Britain's wafer-thin margin to meet its deficit-reduction goals is under pressure not just from weaker growth and the euro zone debt crisis, but also from any change to the amount of slack in the economy, the country's fiscal watchdog said on Tuesday.

Chancellor George Osborne presented the Office for Budget Responsibility's new forecasts in his autumn budget statement on Tuesday. These showed he would not meet his budget surplus goal until 2016/17, the end of the five-year horizon he had committed to, and two years later than forecast before.

OBR head Robert Chote, explaining the forecasts at a news conference, said the number one risk to the government's goals was uncertainty surrounding the amount of spare capacity in the economy or the pace of potential growth.

These questions determine how much growth the economy can sustain in the medium term -- and therefore how much the government can rely on the recovery to reduce borrowing automatically, without the need for additional policy measures, Chote said.

Osborne's main goal is to reach a surplus on the government's current budget, which excludes investment spending, on a cyclically adjusted basis.

The problem for Osborne is that spare capacity is notoriously hard to measure, and Chote said it was perfectly possible the OBR might revise it down again -- particularly given uncertainty about British productivity growth.

Explaining why productivity growth has been so weak is not easy, he said. It no longer seems central to assume that growth in potential output will snap straight back to its pre-crisis average rate. We now assume that it will do so gradually over the next two years, he added.

The OBR said a combination of this, and its decision to reduce its estimate of the current output gap, meant that potential output by 2016 would be 3.5 percent less than it assumed at the time of the government's budget in March.

That longer-term downward revision -- and not the short-term weakening in the economy caused by headwinds from the euro zone debt crisis -- was the main reason why Osborne was having to make an extra 15 billion pounds of cuts by 2016-17, Chote added.

Some economists are concerned that overestimates of economic potential are developing into a worrying pattern in Britain's official economic forecasts.

Like the Bank of England, the OBR has been perpetually too optimistic about growth potential, causing it to forecast strong growth in the medium term, and the government has planned its spending accordingly, said Nomura's Philip Rush.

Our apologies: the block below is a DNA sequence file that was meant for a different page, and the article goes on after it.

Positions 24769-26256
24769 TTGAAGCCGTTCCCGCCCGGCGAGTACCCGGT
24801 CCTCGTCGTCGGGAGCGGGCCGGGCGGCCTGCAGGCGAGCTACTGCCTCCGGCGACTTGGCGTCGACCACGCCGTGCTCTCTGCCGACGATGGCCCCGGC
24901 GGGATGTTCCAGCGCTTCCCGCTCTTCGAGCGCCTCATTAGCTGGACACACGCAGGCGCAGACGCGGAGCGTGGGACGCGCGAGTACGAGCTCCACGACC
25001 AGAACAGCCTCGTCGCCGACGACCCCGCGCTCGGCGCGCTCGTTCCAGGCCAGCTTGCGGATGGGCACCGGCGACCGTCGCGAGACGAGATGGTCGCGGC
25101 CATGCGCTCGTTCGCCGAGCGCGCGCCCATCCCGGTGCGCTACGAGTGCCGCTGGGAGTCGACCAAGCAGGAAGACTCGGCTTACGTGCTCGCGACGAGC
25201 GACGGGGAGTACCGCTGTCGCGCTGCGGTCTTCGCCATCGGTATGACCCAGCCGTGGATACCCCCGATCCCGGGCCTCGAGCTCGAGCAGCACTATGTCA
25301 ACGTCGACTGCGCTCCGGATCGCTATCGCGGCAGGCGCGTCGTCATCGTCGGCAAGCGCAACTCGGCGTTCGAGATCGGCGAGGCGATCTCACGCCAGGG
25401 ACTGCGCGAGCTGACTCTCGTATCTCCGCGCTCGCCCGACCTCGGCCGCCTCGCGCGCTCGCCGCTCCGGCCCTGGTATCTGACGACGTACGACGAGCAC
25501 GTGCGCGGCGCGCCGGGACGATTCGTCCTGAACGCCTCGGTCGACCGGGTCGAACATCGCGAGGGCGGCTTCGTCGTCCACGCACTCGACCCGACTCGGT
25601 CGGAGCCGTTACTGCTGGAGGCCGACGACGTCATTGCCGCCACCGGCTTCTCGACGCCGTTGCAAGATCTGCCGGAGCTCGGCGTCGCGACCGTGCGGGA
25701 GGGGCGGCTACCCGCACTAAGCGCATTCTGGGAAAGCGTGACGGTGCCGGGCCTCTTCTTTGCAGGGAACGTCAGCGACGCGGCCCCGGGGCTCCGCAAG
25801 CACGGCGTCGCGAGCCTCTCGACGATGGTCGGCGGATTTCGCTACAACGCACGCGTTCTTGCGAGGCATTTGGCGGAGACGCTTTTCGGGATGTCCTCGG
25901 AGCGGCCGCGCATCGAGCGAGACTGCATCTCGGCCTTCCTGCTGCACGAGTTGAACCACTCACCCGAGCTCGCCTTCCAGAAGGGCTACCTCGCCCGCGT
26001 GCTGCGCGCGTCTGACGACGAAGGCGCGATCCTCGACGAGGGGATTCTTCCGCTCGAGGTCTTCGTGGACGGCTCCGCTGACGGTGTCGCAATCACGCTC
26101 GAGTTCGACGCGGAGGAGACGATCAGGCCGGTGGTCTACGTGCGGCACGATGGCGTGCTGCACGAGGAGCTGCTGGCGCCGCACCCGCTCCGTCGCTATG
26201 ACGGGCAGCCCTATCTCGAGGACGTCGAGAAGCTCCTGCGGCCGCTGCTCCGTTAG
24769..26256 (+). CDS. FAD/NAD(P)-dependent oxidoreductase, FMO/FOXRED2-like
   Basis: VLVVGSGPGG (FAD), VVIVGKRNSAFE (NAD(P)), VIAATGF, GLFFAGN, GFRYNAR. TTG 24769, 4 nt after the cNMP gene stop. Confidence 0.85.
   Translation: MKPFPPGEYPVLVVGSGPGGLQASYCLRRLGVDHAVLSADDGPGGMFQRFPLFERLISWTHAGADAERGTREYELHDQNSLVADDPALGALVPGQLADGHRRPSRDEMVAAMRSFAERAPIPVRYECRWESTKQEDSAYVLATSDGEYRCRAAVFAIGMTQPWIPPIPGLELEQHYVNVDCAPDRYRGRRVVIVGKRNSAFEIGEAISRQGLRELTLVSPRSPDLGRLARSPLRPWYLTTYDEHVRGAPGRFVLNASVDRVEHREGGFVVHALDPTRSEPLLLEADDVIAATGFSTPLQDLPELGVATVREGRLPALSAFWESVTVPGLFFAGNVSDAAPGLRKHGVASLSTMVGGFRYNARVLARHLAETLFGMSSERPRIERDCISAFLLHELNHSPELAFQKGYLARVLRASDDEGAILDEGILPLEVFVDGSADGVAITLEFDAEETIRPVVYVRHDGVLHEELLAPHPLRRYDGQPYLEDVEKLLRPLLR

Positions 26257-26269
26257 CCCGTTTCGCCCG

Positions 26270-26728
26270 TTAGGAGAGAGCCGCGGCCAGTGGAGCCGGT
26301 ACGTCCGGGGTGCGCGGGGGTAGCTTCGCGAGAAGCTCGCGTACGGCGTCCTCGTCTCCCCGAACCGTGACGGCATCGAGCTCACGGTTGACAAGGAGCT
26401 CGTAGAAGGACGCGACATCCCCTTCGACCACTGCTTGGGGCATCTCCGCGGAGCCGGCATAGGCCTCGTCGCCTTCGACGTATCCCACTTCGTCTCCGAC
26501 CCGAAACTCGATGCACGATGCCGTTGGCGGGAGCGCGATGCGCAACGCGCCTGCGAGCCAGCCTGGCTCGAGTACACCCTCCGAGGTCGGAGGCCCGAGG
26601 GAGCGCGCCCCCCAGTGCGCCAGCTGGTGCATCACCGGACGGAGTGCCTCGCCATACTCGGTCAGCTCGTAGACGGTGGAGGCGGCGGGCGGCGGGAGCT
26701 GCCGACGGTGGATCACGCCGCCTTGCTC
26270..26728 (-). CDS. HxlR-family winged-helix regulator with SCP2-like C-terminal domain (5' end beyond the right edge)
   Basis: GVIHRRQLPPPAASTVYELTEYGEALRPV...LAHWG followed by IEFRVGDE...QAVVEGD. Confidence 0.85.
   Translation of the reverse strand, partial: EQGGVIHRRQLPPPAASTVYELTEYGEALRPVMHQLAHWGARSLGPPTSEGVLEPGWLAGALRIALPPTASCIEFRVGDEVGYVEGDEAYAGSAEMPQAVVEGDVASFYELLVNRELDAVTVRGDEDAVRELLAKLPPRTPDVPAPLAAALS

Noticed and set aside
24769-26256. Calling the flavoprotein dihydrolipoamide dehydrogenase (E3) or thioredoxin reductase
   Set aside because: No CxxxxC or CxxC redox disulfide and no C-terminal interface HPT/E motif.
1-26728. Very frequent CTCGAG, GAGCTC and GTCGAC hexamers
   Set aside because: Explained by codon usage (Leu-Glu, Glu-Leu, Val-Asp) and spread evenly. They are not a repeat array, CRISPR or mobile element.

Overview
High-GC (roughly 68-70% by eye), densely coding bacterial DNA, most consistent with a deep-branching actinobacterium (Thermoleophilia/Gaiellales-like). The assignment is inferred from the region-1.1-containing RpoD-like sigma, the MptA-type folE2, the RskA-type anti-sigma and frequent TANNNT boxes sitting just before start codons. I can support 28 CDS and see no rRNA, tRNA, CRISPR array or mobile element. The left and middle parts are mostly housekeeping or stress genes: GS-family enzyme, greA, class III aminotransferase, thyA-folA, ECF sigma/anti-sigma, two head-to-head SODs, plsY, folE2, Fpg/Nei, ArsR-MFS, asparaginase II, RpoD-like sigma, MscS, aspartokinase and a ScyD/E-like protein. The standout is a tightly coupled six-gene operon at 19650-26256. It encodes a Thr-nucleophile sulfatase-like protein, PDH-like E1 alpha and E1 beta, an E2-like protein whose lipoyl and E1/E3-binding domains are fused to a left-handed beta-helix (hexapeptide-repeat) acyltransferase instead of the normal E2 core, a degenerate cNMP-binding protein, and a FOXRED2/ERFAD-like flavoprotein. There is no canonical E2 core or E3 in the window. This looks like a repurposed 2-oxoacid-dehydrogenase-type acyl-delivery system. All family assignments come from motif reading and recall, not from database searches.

We believe the OBR is still too optimistic about the economy's growth potential. If this is once again proven to be the case, the government may need to announce new measures as soon as next year, or break its fiscal mandate, he added.

OVER-OPTIMISTIC FORECASTS?

Chote rejected the idea that the OBR was being too upbeat in forecasting real growth of 3.0 percent for 2015 and 2016. The 0.2 percentage point upward revision to the 2015 figure was a statistical effect linked to a change in the measure of inflation used by the government, he said, and had little effect on government finances, which were determined more by nominal growth.

And it was legitimate to forecast growth in business investment of at least 8 percent a year for the next five years because investment as a share of GDP was far below its long-run average, he added.

However, in March the OBR forecast business investment would rise by just under 7 percent -- which on Tuesday it revised down to forecast a fall of around 1 percent.

The OBR is also assuming the Bank of England will use looser monetary policy to counteract the drag on growth created by extra fiscal tightening at the end of the forecast horizon -- which hinges on underlying inflation staying firmly in check.

The OBR estimates that there is roughly a 60 percent chance of the government meeting its fiscal mandate in 2016-17, compared to a less than 50 percent chance had ministers taken no action in their autumn statement, the OBR said.

However, a disorderly end to the euro zone debt crisis would pose a significant downside risk to its central forecast, the OBR added.

But (it is) one that cannot be quantified in a meaningful way given the numerous ways in which it might unfold, the watchdog said.

(Additional reporting by Peter Griffiths and Matt Falloon; Editing by Susan Fenton)